" ...It is unquestionably a testament to everything that made the 80's great. "
Title: Scarface Platinum Edition by Universal Studios
Format: Classic Crime Re-Release DVD
Reviewing Monkey: Mojo Jojo
Though it seems
inconceivable to me that there is actually someone reading this review to try
and decide whether or not to see Scarface, my obstinate editor has demanded
a synopsis of the movie anyways. So, bear with me, but I have no choice but
to begin there.
The easiest way to describe Scarface is to say that it is the inspiration for every drug-lord gangster piece that's been done since…well…ever. It, both in its 1980's incarnation and the original that dates back to 1932, is the not-so-subtle inspiration for innumerable later movies and genre defining games like Grand Theft Auto.
It's the story of Tony Montana, a Cuban refugee who arrives at the height of Castro's mass-criminal migration to Miami, and sets up shop as a coke dealer. As he rises from lackey to thug to number two man of his mentor and boss Robert Loggia, he manages to piss off pretty much everyone he comes in contact with while simultaneously suffering from delusions of psychotic grandeur. The closer he gets to drug czar, the more his life spirals out of control, and the more paranoid and withdrawn he becomes…which eventually leads to his former allies turning on him and a contract being taken out on his life.
As a piece of cinema, Scarface is an interesting mix of Regan-era social commentary and plain, old fashioned, horrific 1980's brutality. Crass in a way most mainstream movies could only dream of being (part of the extras in this special edition is a F-word counter…and I won't ruin it by telling you how many over 150 there are) and so violent it would make Leatherface cringe, it is unquestionably a testament to everything that made the 80's great.
That said, I have a pretty hard time calling it a good movie. I do love it. I love it like I love footage of cattle goring people during the running of the bulls in Spain. It is, without a doubt, a quintessential guy movie, and a must see for any budding juvenile delinquents out there…but from the hollow writing to the over acting, and the tedious direction to the painfully long 170 minute runtime, there is a reason the critics of the day gave Scarface a big pass.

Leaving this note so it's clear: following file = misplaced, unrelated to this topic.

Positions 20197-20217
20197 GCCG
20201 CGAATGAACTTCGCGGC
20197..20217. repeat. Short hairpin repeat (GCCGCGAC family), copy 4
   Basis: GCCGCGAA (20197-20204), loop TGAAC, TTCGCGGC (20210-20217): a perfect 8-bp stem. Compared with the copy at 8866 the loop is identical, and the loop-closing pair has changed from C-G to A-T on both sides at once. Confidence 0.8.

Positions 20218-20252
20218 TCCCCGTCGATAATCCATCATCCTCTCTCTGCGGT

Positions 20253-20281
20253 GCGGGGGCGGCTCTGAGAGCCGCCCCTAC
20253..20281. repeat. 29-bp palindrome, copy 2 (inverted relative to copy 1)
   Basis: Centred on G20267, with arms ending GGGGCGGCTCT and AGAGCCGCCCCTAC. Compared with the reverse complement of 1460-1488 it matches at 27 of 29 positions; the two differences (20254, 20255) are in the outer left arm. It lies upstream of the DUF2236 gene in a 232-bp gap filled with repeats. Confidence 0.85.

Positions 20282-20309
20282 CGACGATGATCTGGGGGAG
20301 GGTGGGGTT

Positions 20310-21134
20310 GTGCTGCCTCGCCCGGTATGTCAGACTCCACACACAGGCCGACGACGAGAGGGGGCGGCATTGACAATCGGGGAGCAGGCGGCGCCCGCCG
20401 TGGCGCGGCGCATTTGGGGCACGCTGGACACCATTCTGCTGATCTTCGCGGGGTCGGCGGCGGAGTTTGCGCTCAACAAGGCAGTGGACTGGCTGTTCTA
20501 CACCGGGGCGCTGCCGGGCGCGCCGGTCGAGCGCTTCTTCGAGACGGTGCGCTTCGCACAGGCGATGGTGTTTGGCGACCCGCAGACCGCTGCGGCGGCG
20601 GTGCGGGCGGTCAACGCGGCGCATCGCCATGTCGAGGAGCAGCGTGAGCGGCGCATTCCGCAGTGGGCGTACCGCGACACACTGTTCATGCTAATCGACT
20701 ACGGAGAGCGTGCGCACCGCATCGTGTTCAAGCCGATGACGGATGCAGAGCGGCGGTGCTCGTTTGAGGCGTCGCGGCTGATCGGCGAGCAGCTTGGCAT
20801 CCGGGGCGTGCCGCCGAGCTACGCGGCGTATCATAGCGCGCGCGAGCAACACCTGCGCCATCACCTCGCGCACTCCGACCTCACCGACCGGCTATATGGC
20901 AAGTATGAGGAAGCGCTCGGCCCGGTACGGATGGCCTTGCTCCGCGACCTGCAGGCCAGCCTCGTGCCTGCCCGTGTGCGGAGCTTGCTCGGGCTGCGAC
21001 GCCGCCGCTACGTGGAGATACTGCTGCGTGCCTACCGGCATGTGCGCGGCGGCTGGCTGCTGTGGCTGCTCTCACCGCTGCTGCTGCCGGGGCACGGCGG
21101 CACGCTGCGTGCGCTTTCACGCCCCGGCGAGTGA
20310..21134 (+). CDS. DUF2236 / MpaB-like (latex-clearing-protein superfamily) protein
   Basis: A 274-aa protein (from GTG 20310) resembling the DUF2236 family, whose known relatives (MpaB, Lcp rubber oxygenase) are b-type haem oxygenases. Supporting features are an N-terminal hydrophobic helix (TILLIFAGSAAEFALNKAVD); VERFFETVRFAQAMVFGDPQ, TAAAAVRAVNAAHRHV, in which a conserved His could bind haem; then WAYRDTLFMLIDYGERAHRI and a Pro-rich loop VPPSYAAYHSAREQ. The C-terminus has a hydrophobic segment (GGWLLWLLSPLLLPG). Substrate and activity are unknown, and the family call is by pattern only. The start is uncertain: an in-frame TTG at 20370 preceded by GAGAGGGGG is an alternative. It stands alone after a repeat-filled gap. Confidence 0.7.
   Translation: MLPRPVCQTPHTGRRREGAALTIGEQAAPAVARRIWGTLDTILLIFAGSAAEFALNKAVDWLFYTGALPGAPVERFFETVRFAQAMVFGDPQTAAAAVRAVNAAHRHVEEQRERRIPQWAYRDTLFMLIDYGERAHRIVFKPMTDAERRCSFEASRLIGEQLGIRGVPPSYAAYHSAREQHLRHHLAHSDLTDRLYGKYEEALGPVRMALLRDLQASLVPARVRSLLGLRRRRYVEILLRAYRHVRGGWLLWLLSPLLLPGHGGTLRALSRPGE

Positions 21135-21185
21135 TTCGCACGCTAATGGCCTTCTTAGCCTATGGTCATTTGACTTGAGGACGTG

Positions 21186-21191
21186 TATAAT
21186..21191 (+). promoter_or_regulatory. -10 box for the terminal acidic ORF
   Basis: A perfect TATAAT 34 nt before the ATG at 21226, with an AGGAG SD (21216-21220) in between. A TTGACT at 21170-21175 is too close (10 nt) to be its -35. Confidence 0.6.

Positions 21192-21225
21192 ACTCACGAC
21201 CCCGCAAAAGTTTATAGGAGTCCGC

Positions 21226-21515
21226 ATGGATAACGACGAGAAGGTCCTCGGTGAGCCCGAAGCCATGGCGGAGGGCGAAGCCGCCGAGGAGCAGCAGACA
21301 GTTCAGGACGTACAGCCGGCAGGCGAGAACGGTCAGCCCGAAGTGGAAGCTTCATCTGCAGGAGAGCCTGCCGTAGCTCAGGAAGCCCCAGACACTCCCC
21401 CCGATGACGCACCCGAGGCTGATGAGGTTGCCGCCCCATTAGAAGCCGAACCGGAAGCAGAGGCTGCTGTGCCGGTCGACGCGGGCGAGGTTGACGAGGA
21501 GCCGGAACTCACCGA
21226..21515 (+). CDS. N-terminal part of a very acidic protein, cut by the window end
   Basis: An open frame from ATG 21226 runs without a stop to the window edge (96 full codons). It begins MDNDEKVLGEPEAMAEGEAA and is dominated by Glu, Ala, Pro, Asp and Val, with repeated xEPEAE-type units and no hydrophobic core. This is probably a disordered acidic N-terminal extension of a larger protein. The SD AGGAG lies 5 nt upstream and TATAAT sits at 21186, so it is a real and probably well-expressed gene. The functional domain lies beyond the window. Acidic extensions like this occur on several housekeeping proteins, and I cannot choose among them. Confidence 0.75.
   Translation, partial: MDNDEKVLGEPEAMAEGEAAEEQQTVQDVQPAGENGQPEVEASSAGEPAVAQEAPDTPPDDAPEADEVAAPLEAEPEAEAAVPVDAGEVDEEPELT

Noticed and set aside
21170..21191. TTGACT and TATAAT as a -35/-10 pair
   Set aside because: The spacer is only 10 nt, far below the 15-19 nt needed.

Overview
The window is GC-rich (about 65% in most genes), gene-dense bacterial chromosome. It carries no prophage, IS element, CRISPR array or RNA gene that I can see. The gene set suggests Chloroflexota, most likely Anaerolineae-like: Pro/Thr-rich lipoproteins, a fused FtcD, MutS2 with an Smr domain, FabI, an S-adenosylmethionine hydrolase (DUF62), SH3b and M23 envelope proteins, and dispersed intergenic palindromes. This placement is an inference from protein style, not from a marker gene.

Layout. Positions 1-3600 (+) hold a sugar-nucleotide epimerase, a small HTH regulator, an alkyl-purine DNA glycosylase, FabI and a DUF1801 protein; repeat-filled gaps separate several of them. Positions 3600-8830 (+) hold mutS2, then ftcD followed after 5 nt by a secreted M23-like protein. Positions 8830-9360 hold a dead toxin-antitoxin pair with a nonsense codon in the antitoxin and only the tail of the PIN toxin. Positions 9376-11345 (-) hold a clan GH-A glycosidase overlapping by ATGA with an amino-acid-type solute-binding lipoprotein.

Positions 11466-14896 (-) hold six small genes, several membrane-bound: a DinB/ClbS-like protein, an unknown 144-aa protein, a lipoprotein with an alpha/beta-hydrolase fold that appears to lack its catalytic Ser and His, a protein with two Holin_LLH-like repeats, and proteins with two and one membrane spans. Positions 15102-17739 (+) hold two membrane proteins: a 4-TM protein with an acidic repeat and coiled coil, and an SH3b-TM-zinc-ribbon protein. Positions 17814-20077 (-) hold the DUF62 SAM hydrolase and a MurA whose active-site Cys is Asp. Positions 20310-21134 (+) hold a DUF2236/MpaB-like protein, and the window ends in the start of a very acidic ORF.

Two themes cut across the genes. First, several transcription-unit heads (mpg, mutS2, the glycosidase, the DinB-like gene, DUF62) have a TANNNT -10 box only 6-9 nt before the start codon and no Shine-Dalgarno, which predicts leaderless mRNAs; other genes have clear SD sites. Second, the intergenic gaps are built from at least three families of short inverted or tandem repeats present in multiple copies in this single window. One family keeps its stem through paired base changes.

But, as I said at the beginning of this review, I'm guessing that the majority of you didn't need a four paragraph synopsis on the movie and just want to know about the latest edition. So, here's the skinny on the special features.
For most people, the appeal for the Platinum Edition will be two fold: first, it is unquestionable the best version of the movie to be released to date. Second, it has a ton of extra goodies.
Starting with the latter, the extras are both hit and miss. With a number that have already appeared on earlier editions, and several that you just won't care about (does anyone really give a rat's ass about the making of the video game? How many times are you really gonna watch that?), the package isn't necessarily as robust as it looks…but with some really fascinating behind the scenes stuff and interviews with the cast, fans of the flick will find plenty here to thrill them.
The bigger deal to me, though, was the digital remastering of the original. The picture is about as good as can be expected for something on thirty year old film stock, but the audio upgrade is stunning. The gunshots are enhanced, the audio is retouched, and the entire thing is refined into surround sound goodness. Although, given the movie's original porn-like soundtrack, part of me wishes they'd gone the extra step and had it re-scored, too.
Still, all in all, it's a classic movie remade about as best as it can be for the modern age.
The Good: A classic movie with some fun extras in this new edition.
The Bad: : "Classic" does not necessarily equal "great".
The Overall Ugly: Who are you kidding…if you've read this review, you're going to buy this movie…so stop wasting my time and go do it.
What it's Worth: Market